linking does not work for you, you might want to try

  % build-guile-gtk link foo.defs -o guile-foo

This will link a new executable named guile-foo that will have the
libguilefoo library pre-linked into it so that you do not need
dynamic-link.  This will work with any number of *.defs files.

Composite Types and `call-by-reference'

Guile-gtk has (still experimental) support for composite types like
lists and vectors.  On the Gtk+ side, the types GSList (singly linked
list), GList (doubly linked list), and counted and fixed length
vectors are supported.  On the Scheme side, you can use Scheme lists
and Scheme vectors.  You can mix these types freely.  That is you can
use a list on the Scheme side to represent a vector on the Gtk+ side,
and vice versa.

Composite types have modes associated with them.  They can be `in',
`out', or `inout'.  When a composite type is marked with a `in' mode,
the Gtk+ side is not allowed to make changes to the contents of the
composite.  When it is `out', it must initialize the contents before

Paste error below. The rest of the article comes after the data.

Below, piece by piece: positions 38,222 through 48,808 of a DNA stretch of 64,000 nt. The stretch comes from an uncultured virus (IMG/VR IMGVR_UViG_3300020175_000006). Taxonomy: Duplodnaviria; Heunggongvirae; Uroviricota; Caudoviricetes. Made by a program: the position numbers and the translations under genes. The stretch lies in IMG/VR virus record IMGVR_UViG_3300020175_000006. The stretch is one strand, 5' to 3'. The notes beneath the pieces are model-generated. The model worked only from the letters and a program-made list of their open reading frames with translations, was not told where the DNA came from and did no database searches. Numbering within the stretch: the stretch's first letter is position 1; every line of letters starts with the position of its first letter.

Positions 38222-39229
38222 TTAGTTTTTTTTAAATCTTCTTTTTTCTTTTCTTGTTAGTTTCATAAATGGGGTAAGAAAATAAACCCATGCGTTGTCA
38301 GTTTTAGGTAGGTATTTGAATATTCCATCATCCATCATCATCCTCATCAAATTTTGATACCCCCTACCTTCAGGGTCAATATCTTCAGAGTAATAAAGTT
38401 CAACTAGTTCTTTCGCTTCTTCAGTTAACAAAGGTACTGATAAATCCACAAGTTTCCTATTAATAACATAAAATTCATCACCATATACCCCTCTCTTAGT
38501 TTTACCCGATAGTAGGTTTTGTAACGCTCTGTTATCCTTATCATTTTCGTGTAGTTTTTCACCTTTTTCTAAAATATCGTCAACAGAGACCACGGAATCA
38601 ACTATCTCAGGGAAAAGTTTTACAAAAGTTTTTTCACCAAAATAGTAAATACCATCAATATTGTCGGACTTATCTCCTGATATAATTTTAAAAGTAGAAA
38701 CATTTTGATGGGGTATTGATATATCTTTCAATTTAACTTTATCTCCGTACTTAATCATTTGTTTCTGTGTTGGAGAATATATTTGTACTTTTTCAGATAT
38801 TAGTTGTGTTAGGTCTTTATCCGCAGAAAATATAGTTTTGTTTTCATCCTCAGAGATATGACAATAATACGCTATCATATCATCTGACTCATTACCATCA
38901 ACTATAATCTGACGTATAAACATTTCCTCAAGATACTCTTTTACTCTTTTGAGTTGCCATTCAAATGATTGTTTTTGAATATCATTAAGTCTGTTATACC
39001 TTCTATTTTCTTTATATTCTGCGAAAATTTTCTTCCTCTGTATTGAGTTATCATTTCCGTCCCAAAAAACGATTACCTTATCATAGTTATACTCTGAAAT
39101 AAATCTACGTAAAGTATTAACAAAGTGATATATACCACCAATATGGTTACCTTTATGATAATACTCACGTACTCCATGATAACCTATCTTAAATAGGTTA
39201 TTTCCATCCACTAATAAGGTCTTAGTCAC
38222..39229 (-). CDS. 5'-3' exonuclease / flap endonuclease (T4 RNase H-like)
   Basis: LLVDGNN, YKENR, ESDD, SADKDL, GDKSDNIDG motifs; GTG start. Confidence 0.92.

it returns and is not allowed to read it prior to initialization.
Consequently, mode `inout' indicates that the Gtk+ side may both read
and write the composite freely, and that the contents has been
initialized by the caller.  On the Scheme side, mode `out' turns off
type checking for the contents of composites and the initial values of
the composite passed to Gtk+ will be undefined.

The default mode is `in'.

The available variations are:

  [ *.defs file syntax ]             [ C side function arguments ]
  [ Comment ]

  (slist <type> [<mode>])            GSList *lst
  For singly linked lists.  Scheme owns the memory of the list nodes.

  (list <type> [<mode>])             GList *lst
  For doubly linked lists.  Scheme owns the memory of the list nodes.

  (cvec <type> [<mode>])             int len, <type>* vec
  For counted vectors.  The length of the Scheme composite is passed
  to the Gtk+ function.  Scheme owns the memory of the vector.

  (cvecr <type> [<mode>])            <type>* vec, int len
  For counted vectors, reverse order of arguments.  Scheme owns the